Fr. Weir said he told the gathering, “We are one body, in pain right now, and we need to make sure that we take care of the body; we are all one.” Because the raid happened just three days before the 10th anniversary of a massive immigration raid in Postville, Iowa, immigrant families were concerned about how they would be treated. They worried about not being able to locate their apprehended family members because of the way the immigration system works, Fr. Weir said. They were concerned about how they were going to pay for bond and for lawyers. Would their family member be sent to jail?
“Whether they were in the country legally or illegally, we still have to deal with the aftermath,” Fr. Connolly said. He recalled the story of the Good Samaritan, who gave aid to a traveler who had been robbed, beaten and left along the roadside. Fr. Connolly said he is reminded of the plight of the Holy Family who had to flee from their native land.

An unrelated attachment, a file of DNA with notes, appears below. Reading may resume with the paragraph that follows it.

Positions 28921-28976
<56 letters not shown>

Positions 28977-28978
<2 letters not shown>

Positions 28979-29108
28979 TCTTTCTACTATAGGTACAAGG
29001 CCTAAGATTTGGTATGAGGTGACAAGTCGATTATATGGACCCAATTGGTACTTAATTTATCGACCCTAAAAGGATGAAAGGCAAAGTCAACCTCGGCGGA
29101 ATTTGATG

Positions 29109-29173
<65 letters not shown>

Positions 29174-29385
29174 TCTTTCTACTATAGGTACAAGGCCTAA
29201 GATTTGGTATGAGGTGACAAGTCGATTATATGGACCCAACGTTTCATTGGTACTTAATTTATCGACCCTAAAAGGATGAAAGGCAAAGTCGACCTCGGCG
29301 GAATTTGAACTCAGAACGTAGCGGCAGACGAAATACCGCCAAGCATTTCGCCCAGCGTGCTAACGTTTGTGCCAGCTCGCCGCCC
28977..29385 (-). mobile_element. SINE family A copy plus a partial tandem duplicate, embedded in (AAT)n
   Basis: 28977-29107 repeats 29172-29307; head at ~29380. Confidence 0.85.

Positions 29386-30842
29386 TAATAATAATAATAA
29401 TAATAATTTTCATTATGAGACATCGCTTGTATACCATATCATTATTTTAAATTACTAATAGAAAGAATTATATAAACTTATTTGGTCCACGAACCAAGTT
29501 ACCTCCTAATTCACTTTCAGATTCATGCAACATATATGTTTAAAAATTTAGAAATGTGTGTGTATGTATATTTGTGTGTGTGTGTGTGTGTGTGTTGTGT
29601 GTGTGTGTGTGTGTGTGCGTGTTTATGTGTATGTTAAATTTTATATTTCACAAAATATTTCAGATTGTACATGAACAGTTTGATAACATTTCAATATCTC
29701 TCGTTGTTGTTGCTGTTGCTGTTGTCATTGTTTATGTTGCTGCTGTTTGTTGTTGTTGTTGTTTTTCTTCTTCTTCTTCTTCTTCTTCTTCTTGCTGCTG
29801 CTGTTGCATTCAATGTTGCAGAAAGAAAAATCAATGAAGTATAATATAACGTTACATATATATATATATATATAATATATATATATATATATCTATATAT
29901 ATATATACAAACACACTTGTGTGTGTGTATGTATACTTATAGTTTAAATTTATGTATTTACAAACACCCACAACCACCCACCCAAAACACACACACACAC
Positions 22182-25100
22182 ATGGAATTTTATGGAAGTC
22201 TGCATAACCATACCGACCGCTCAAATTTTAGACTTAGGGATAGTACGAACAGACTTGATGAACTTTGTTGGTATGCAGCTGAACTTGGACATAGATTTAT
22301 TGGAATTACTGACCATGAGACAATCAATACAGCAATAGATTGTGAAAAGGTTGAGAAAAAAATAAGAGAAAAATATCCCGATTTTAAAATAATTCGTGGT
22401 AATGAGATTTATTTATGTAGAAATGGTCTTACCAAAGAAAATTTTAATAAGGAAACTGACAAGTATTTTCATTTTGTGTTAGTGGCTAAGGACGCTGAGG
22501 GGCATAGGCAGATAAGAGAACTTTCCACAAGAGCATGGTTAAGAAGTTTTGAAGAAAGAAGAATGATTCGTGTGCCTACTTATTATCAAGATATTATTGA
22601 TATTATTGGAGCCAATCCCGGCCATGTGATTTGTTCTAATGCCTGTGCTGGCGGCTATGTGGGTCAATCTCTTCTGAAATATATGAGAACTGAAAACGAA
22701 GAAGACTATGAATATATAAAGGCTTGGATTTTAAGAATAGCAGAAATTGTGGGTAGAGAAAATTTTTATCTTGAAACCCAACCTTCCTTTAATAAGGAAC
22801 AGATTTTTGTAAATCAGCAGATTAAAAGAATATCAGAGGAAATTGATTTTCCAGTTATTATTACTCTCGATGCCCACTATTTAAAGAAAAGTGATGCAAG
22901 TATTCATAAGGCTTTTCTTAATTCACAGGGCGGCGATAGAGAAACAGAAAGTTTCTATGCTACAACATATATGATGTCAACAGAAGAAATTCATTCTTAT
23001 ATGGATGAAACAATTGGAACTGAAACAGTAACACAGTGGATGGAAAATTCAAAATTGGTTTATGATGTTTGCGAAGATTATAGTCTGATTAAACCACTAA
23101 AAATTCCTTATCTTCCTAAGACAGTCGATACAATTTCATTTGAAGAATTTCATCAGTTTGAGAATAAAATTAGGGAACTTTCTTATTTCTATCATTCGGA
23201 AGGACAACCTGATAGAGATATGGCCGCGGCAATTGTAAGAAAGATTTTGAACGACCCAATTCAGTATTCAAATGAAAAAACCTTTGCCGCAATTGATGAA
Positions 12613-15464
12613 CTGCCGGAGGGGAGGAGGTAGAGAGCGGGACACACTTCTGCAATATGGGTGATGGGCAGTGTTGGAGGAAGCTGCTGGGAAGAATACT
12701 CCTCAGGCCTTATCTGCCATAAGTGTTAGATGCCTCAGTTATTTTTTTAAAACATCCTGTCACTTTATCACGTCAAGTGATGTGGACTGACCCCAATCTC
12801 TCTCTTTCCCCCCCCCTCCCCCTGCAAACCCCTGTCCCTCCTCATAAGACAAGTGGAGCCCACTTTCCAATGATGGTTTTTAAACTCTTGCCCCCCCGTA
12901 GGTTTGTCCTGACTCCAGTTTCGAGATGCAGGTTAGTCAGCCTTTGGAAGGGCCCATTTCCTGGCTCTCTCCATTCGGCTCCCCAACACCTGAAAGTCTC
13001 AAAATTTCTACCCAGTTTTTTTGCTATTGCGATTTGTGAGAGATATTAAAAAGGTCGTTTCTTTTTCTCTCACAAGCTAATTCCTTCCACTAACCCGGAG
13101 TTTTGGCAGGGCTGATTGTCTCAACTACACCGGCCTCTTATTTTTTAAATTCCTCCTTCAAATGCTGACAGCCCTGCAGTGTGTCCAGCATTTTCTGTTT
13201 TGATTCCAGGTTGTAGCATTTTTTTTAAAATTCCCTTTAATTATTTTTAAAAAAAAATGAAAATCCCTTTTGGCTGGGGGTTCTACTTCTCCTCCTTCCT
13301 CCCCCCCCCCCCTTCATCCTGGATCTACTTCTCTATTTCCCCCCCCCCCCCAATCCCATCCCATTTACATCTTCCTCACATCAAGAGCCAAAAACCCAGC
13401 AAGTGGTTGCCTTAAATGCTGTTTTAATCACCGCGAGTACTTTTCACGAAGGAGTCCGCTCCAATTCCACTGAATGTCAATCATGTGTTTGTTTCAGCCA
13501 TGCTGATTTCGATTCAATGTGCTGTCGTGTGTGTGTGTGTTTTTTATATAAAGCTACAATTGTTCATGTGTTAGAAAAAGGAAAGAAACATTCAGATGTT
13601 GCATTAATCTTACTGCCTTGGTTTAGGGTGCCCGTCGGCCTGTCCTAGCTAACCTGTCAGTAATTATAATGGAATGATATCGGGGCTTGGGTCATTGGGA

What matters today is that mothers with children are now without their breadwinner, and “they need food, shelter and clothing,” Fr Connolly said. St. Alphonsus Parish is collaborating with other churches in Mount Pleasant to provide support for the impacted families. First Presbyterian Church serves as the focal point for distribution of food, clothing and other necessities and monetary donations to help pay rent and utility bills, among other things.
“We’re going to take a second collection next week,” Fr. Connolly said. He reminded his parish that the impacted families’ struggles will continue. “It’s going to be a long-term thing.” He’s had calls from Postville offering prayers. Even 10 years later, that community is still dealing with the aftermath of the 2008 immigration raid in which 389 workers were arrested, Fr. Connolly was told. Fr. Weir told his parish a second collection will be held this Sunday and “we’ll do it in two months and every two months after that until it’s no longer needed.”